Art as Liturgical Prophecy
Does the resurrected Jesus look the same in Los Angeles and Boston? Ecclesial art and ritual objects used in the context of congregational life engaged in transformational renewal; must hep make the connection between liturgy and life.
Sacramental Experience is about people, not objects. Water is made holy in the sprinkling of the congregation. Bread and wone are made holy in the feeding and being fed. Spaces are made holy by the prayerful human activity that characterizes their use. If our life as church is a life of service to all God’s children, then the spaes in which we worship and the ways in which we gather must reflect that holy life of service.
From Clay Morris’s Art as Liturgical Prophecy, in Visio Divina: A Reader in Faith and the Visual Arts, edited by Mel Ahlborn and Ken Arnold (Leeds, Ma: Leader Resources, 2009)
The Rev. Dr. Clay Morris is Program Officer: Liturgical and Spiritual Resources, Evangelism & Congregational Life Center, The Episcopal Church, and author of Holy Hospitality: Worship and the Baptismal Covenant.
On View: The Mother, By Alysanne McGaffey. In the words of the artist, “The “Mother” was created long before I heard the term, Ubuntu; however this watercolor is part of my Circle Series. I was meditating on the human comedy, our common condition. It addresses our interrelatedness to all, and all beings. I used the Tree of Life, with its root grounding embraced by the Circle, my symbol for Jesus Christ, who holds us all in God’s Love.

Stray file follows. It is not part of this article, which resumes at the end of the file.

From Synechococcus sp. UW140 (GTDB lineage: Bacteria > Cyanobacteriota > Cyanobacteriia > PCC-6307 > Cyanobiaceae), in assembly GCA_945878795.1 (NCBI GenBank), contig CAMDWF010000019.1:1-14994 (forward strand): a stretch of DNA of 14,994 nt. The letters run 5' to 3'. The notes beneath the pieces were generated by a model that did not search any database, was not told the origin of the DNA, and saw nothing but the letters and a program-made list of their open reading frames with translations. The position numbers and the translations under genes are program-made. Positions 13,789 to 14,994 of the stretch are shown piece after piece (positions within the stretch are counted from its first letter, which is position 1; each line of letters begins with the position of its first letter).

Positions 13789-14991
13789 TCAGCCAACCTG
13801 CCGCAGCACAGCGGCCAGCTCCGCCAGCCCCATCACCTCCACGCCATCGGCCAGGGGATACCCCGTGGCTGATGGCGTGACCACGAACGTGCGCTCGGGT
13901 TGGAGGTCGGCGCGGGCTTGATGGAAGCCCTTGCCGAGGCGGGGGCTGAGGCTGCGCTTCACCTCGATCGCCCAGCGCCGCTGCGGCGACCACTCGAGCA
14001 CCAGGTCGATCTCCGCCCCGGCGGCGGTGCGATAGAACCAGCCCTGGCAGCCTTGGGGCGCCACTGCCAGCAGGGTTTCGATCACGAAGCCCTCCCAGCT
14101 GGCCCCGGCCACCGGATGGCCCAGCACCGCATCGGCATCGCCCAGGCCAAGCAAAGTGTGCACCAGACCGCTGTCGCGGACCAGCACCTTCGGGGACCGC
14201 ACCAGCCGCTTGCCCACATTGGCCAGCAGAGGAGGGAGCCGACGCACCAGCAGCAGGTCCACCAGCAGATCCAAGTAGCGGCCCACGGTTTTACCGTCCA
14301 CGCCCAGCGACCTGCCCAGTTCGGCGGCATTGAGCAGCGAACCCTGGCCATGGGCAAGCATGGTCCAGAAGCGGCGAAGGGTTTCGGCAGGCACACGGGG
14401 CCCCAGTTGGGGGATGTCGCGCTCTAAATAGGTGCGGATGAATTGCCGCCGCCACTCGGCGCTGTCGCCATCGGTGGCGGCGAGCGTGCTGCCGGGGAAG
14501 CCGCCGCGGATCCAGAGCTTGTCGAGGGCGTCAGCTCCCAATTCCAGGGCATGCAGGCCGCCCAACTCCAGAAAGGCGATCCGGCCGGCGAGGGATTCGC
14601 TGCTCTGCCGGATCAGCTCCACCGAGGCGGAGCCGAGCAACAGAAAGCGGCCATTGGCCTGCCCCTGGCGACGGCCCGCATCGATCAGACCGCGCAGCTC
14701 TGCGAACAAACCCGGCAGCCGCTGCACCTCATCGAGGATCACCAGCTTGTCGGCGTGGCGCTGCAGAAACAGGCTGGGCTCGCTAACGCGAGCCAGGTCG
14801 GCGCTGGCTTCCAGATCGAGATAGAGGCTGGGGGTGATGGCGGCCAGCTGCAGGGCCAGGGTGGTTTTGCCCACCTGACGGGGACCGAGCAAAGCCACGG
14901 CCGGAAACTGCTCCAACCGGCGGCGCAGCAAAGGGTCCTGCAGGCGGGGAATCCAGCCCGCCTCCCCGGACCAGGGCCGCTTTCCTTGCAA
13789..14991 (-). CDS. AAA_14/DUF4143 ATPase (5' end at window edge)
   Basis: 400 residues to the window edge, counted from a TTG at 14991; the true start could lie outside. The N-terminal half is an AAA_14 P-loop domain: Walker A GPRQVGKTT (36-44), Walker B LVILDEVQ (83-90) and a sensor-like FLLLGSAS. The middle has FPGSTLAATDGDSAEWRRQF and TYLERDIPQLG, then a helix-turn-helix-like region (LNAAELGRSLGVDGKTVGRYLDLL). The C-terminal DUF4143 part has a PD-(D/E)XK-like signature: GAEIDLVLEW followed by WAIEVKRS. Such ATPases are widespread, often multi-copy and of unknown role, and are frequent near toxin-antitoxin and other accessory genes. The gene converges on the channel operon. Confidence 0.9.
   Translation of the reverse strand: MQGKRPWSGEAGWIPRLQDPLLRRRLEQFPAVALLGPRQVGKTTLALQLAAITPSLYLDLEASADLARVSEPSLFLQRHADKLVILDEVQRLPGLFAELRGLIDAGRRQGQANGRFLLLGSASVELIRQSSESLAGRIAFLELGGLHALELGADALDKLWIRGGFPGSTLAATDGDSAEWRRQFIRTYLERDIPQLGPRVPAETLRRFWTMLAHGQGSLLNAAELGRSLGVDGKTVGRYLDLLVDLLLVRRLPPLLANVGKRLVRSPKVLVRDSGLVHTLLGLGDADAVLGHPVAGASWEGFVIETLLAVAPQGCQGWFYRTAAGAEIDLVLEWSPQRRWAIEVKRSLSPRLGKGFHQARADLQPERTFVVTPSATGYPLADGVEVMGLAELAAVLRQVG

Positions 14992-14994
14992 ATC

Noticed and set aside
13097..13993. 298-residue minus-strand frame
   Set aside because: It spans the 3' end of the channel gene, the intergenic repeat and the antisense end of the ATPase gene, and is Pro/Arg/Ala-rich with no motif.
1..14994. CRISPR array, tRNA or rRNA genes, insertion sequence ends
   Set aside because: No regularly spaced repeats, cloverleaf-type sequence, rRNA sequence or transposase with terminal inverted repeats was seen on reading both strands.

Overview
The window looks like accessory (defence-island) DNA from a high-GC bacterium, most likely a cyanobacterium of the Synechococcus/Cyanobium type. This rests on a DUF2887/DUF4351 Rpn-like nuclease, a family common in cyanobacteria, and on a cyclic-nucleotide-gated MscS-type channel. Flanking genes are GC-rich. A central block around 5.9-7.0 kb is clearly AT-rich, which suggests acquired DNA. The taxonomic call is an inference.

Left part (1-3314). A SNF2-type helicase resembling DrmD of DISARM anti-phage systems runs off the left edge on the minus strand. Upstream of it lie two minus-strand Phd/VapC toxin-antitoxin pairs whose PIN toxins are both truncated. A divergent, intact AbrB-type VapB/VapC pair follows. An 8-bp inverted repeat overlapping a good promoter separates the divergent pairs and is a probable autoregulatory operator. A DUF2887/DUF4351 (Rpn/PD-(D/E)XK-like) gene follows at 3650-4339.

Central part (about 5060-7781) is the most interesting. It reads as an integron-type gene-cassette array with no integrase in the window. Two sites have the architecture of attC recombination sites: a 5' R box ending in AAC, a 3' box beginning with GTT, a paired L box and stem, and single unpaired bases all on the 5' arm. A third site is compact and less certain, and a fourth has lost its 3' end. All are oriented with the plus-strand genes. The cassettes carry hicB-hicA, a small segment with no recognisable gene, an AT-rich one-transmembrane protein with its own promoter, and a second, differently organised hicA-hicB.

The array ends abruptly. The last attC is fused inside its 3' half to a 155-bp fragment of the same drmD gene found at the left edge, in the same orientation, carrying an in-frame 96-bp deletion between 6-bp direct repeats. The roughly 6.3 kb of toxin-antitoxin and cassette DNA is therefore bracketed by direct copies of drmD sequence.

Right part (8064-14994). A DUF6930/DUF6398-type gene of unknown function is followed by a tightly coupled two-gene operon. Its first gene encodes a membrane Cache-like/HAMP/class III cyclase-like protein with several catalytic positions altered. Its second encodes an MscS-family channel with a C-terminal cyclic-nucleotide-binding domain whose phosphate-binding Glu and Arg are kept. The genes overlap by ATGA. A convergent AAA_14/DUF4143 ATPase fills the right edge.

Ubuntu, as I am coming to understand it recalls for me the admonition in the Book of Common Prayer, the Holy Eucharist, Rite One, the familiar prayer.
“Hear what our Lord Jesus Christ saith;
Thou shalt love the lord our God with all thy heart, and with all thy soul, and with all thy mind. This is the first and great commandment. And the second is like unto it: thou shalt love thy neighbor as thyself. On these two commandments hang all the Law and the Prophets. ” From the ECVA Exhibition, “Art as Public Narrative: ECVA Imaging Ubuntu”. July 2009. Diane Walker, Curator.